Shoulder injuries are common not only in the sporting arena but in the health and fitness environment as well. Recent research by Kolber et al (2013) found a significant association between doing exercise in the ‘high-5’ position and anterior shoulder instability leading to a range of common shoulder injuries. The high-5 position (or ‘at risk position’ as it is otherwise known) is when there is 90° or more of shoulder abduction and 90° or more of shoulder external rotation as depicted in figure 1.
Fig 1. The High-5 position
The shoulder joint is a ball and socket synovial joint where the head of the humerus (ball) meets the glenoid fossa (socket). This creates a mobile joint that can be stabilised by way of ligament and muscular tension. The joint is surrounded by tissue known as the joint capsule which can also contribute to its stability. As a result of the balance between mobility and stability, the shoulder joint is often susceptible to a range of injuries especially when the humeral head is placed in certain positions. Stability is increased if the head of the humerus is compressed into the glenoid fossa thereby reducing the potential for excessive translation (movement of the humerus away from the fossa). Strengthening the rotator cuff and other scapular musculature (trapezius, rhomboids etc) can help provide the compressive force required to stabilise this particular joint.
Exercises performed in the high-5 position have been shown to increase the risk of humeral translation and thereby the risk of injuries such as joint capsule and ligament damage (Tzannes 2002). In the health and fitness industry, exercises that are often responsible for this include behind-the-neck pull downs, behind-the-neck shoulder press, bench press (to chest) and dips. Performing these exercises with good technique however, can reduce humeral translation and in turn reduce the risk of associated injury.
Lat pull down
These should be performed to the front of the chest instead of behind the neck (Kolber et al 2013) to avoid shoulder instability. The bar should be pulled down to chin level only to avoid excessive strain on rotator cuff muscles (going below chin level would require a degree of internal rotation of the humerus).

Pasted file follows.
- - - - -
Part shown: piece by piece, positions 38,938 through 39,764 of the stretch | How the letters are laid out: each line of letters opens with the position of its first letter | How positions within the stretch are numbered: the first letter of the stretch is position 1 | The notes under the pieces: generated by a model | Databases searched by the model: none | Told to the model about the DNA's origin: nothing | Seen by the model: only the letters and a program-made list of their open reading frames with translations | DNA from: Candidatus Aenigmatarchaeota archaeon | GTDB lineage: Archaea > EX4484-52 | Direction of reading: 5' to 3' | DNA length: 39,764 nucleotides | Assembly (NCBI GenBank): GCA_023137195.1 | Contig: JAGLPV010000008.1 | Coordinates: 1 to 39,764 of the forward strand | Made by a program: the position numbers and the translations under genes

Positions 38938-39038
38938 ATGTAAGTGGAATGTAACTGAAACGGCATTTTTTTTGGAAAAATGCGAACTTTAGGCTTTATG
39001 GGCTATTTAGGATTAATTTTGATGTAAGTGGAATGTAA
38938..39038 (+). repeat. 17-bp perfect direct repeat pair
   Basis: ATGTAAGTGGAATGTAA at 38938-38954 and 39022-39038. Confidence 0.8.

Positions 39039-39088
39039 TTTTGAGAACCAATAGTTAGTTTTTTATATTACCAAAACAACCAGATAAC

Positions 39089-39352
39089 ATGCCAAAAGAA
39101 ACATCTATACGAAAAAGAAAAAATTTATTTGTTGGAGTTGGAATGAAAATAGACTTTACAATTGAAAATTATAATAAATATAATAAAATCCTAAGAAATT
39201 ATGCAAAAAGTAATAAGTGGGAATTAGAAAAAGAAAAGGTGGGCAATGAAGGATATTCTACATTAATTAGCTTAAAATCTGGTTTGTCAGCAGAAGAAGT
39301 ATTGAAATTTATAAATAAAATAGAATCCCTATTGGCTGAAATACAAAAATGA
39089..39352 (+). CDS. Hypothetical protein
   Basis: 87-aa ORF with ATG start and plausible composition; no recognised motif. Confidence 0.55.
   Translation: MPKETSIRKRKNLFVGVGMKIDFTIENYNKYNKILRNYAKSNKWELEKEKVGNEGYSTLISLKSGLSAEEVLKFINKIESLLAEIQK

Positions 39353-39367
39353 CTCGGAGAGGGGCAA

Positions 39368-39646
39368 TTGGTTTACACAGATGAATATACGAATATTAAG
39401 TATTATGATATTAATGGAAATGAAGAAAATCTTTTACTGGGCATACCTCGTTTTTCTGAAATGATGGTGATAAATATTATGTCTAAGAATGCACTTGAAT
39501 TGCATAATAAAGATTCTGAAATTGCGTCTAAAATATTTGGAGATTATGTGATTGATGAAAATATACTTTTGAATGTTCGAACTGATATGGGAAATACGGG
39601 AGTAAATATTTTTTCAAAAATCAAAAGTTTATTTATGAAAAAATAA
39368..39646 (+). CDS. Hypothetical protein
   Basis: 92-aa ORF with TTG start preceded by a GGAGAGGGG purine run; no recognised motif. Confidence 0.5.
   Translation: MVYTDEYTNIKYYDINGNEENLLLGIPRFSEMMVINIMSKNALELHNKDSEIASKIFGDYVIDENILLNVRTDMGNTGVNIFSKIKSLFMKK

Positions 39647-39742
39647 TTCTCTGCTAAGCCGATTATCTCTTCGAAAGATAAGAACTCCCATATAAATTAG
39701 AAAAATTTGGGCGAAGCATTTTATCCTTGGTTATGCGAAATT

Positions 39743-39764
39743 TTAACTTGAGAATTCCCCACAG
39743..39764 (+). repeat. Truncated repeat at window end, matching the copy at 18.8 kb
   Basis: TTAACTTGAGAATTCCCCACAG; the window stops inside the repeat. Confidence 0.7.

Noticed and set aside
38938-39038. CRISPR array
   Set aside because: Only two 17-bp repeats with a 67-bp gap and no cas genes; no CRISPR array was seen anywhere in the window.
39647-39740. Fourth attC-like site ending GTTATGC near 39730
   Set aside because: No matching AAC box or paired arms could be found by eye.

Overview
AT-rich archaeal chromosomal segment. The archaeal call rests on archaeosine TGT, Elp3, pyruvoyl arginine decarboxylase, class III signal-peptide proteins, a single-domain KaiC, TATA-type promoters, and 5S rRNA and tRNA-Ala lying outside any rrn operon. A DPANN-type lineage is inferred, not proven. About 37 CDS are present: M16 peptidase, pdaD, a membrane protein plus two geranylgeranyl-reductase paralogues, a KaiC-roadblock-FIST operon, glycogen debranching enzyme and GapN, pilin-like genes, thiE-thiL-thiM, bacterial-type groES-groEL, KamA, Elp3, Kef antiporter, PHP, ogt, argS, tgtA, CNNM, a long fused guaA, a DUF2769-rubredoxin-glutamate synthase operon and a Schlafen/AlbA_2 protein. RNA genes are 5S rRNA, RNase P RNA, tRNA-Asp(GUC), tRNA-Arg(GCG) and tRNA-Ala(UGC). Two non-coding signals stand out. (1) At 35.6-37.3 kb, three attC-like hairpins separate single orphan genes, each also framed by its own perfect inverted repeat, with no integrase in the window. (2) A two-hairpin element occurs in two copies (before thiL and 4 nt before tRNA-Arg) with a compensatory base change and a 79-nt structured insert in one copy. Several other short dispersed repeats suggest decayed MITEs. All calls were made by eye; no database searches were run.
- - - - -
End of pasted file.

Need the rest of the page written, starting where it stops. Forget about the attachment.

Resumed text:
The starting point should be with the upper arm roughly parallel to the floor and the hands about 20 degrees angle forward (colado et al 2009). Perform the exercise in a standing position to activate core musculature (Harman 1994) and bend the knees slightly to reduce pressure on the intervertebral discs (Wilke et al 2001).
The bar or dumbbells should be lowered until the upper arm is roughly parallel to the floor. This would mean that when performing a bench press with a bar, the bar should stop about 3-4cms above the chest (Colado, et al 2009).
It is impossible to keep the shoulder joint in a stable position when performing dips using a bench or chair. It is possible however to perform dips using a specific dip machine but care must be taken not to lean too far forward and place the shoulder in an unstable position.
When the above exercises (and others) are performed with the hands in peripheral vision (i.e. the hands can be seen at all times without having to move the head) then it is likely that the shoulder joint is in a stable position and humeral translation is kept to a minimum. This in turn would reduce the risk of shoulder injury and also help strengthen the shoulder joint for those undergoing shoulder rehabilitation. Gym users across the country are often overloaded with instructions on technique therefore in order to minimise the amount of instruction that is needed a simple cue for clients of ‘keep hands in peripheral vision’ for all exercises could be used. Using a simple cue such as this could help to improve technique and ultimately reduce the number of injuries that are becoming more common in the health and fitness industry.
Colado, J.C., & Garcia-Masso, X. (2009) Technique and safety aspects of resistance exercises: a systematic review of the literature. The Physician and Sports Medicine. 2(37): 104-111
Harman, E. (1994) Weight training safety – a biomechanical perspective. Strength and Conditioning Journal. 16(5): 55-60
Kolber, M.J., Corrao, M., & Hanney, W.J. (2013) Characteristics of anterior shoulder instability and hyperlaxity in the weight-training population. Journal of Strength and Conditioning Research. 27(5):1333–9
Tzannes, A.(2002) Clinical examinations of the unstable shoulder. Sports Medicine. 32: 447-7
Wilke, H., Neef, P., Hinz, B., Seidel, H., & Claes, L. (2001) Clinical Biomechanics. Intradiscal pressure together with anthropometric data--a data set for the validation of models. 16(Suppl 1):S111-26
About the Author
Morc Coulson is a senior lecturer in Health-Related Exercise in the Department of Sport & Exercise Sciences at the University of Sunderland. He has published many books in the area of Health & Fitness which have become key texts for many institutions and training providers around the UK and overseas. The Fitness Instructors Handbook and The Complete Guide to Personal Training are among his titles.